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‘RuPaul’s Drag Race’ fave Peppermint sings her experience as a Black trans woman

'Drag Race' fave Peppermint releases 'A Girl Like Me: Letters to My Lovers,' the first in a trilogy chronicling a recent relationship.

Joey Guerra November 10, 2020Updated: November 10, 2020, 10:22 am

eppermint, like so many of us, turned to movies during the early days of lockdown and self-imposed quarantine.

The trans actress and singer first did it out of boredom. But things took a turn.

“Very quickly, it was every movie about pandemics and quarantines and zombie apocalypses, which, in all fairness, I’m always here for a good zombie movie. I was going back and watching my old favorites like ‘Contagion’ and all those scary movies where people are dying because of a virus,” she says.

“Contagion,” originally released in 2011, and 1995’s “Outbreak” both surged in popularity in March and April. The South Korean zombie film “Alive,” released in September, topped Netflix charts in 35 countries.

Attention soon shifted to real-life trauma, with the worldwide protests against police brutality and racism in the wake of George Floyd's death. Those are issues Peppermint knows well. She was the “RuPaul’s Drag Race” Season 9 runner-up, the show’s first out trans contestant and the first trans woman to originate a lead role on Broadway in the musical “Head Over Heels.” Peppermint has since used her platform to speak on her experiences as a Black trans woman.

“That put me back into active/activist mode,” she says. “We all know that the conversation of race and discrimination is now new. But one thing that I’m grateful for in 2020 is that it seems like, collectively, people have become more aware and even changed their approach when it comes to activism. It’s always encouraging, at a lot of these BLM protests, seeing white bodies, whether it’s white moms or grandmas in Portland, standing between the police and the other protesters.”

The past several months have indeed been an awakening. There’s been BLM support from Tejano legend Little Joe Hernandez and Texas country singer Jason Eady, often to the chagrin of their fan bases. K-pop group BTS and Harry Styles have made hefty donations. Companies such as Target, Etsy and Nike have also pledged financial support.

Peppermint is now doing her part through her art. Her newly released EP, “A Girl Like Me,” initially plays like a sweet collection of love songs with a ’90s throwback vibe. She planned to tour behind it this year but has taken to virtual showcases. There are conversational interludes and a subtle cover of Carole King’s “Will You Still Love Me Tomorrow?” It’s the first in a trilogy of EPs recorded over the past year.

But it’s much more than that. “A Girl Like Me” focuses on romantic relationships through the eyes of its creator, a trans woman of color. Mainstream artists, including Miley Cyrus, Pink and Christina Aguilera, have often put LGBTQ+ characters at the forefront of songs and videos. But Peppermint’s art, which she calls her “diary,” is revolutionary simply because it exists in an industry primarily focused on heterosexual, cisgender declarations of love and sex.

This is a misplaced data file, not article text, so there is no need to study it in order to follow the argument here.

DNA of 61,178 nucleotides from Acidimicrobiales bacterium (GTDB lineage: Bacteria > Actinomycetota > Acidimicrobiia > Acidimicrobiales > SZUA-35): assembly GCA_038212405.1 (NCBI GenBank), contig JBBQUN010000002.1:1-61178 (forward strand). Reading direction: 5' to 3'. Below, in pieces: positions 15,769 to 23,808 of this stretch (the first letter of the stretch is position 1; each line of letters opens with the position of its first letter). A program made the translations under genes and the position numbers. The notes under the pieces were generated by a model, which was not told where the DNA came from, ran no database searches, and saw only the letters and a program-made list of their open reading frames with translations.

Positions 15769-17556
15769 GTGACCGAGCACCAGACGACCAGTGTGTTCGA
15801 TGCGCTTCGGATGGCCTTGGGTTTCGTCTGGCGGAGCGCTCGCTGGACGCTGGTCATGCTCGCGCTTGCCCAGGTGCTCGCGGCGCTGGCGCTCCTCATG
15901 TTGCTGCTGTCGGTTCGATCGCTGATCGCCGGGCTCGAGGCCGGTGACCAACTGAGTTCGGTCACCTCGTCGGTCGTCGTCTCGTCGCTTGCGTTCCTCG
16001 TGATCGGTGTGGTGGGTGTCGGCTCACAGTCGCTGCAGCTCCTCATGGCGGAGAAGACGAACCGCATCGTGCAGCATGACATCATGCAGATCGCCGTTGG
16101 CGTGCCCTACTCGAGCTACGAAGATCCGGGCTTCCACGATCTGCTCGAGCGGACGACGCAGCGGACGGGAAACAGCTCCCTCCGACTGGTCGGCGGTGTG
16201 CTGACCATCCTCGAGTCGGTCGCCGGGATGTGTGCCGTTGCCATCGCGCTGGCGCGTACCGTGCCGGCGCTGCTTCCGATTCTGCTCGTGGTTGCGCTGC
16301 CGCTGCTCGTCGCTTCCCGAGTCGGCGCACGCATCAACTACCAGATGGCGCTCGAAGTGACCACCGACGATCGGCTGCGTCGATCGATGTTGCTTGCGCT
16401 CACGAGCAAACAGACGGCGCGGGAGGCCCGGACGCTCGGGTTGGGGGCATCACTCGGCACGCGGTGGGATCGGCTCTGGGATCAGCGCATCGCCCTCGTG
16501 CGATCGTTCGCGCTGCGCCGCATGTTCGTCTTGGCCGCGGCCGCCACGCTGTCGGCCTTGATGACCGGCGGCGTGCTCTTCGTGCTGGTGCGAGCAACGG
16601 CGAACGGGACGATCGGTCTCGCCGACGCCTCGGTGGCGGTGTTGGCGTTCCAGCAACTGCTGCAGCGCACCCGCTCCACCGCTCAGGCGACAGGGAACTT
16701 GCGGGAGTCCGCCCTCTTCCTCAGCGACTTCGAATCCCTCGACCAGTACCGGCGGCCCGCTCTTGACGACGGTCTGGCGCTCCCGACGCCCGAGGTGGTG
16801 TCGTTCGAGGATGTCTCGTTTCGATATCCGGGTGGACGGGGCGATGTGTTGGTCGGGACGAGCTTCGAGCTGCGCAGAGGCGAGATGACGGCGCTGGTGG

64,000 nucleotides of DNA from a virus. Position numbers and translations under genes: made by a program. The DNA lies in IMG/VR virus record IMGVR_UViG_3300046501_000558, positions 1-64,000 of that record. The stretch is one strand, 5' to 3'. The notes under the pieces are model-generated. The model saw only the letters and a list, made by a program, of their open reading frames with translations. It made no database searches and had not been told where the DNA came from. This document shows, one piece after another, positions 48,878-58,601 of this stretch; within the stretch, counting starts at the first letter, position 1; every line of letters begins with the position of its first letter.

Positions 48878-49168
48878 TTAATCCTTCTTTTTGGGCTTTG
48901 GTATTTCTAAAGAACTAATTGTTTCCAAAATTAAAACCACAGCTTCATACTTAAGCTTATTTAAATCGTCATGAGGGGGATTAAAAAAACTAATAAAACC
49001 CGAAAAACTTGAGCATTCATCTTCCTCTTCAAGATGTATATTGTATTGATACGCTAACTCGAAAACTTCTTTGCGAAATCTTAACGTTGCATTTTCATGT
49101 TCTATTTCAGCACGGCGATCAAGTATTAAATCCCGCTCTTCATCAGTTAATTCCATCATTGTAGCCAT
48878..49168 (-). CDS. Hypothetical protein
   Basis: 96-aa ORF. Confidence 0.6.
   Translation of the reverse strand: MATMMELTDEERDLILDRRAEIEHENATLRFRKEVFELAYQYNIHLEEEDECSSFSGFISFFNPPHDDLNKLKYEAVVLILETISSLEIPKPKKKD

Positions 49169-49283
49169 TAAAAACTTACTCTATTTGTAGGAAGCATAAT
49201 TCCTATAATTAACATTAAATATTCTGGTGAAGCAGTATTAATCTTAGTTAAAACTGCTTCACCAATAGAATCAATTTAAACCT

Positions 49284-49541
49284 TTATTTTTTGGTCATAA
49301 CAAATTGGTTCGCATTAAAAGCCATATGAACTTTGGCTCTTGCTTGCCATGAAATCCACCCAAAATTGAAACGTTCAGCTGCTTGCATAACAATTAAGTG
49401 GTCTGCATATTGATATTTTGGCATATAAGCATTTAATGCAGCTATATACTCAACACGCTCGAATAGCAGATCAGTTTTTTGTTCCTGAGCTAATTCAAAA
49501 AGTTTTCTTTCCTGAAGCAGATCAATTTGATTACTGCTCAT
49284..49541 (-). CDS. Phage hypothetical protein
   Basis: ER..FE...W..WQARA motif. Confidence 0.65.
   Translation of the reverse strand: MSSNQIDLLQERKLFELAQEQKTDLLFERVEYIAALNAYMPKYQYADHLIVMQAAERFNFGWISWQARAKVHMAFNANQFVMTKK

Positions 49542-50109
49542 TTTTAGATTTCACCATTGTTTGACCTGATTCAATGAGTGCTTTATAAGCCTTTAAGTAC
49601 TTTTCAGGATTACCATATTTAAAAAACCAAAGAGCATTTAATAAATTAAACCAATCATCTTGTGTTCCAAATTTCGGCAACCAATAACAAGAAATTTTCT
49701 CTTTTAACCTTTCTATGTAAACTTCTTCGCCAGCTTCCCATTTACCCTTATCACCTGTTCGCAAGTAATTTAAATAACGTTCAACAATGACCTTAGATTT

“When I was a young, queer kid coming up, until high school, I thought I was the only one. And I know that I’m not alone in that thinking. It’s because we don’t see ourselves reflected anywhere. That’s changing now, and I wanna be part of that change,” she says. “We’ve heard songs by other singers who are queer or gay, and they’ve changed the gender of the person they’re singing to in the song or they always make it ambiguous. When the singer is in protective mode and evading all of that, then no one is showing us who we are or putting out art that really speaks to or validates our experiences.”

“A Girl Like Me” is a sensual collection of five ballads, connected by a series of spoken interludes detailing Peppermint’s experiences in love. She sings intimately, often quietly but with full confidence. The steamy first video, “Best Sex,” was released in October. This is a far cry from the usual post-show music from “Drag Race” contestants. No high-energy club anthems. No tongue pops or catchphrases.

“I knew that I wasn’t inventing anything new. I was just doing songs that I wanted to do, that come from my heart, written about my story, in the style of music that I grew up listening to,” Peppermint says.

The title track is the heart of the EP and the entire trilogy. It’s a simple love song on the surface, highlighted by Peppermint’s plaintive vocals and understated production.

But there’s much more in the poignant, sometimes painful lyrics.

A girl like me isn’t always seen as equal/ And sometimes not one at all/ A girl like me can’t give a man a baby/ And when trouble comes she’s the first to take a fall/ And girls like me are scared and angry/ But we always find a way to smile …

“It’s the song that is calling out the most to be heard,” Peppermint says. “Everything about this moment, this relationship, my experiences with love can be summed up in the one song. It’s the one song that I believe I haven’t heard, a song about a trans woman of color, singing about trans women of color, to trans women of color.

“I would have taken any Black trans woman singing a sweet song. We as trans women in this world have some catching up to do. There’s a lot of things we haven’t been able to do, are still illegal for us to do, places for us to exist and jobs for us to hold. And so every time we do them, they’re considered historic. I’m not giving myself a badge of honor by saying this is a historic song. I’m just saying that something that seems so perfunctory for everyone else is rare for us to do and so simple and so special.”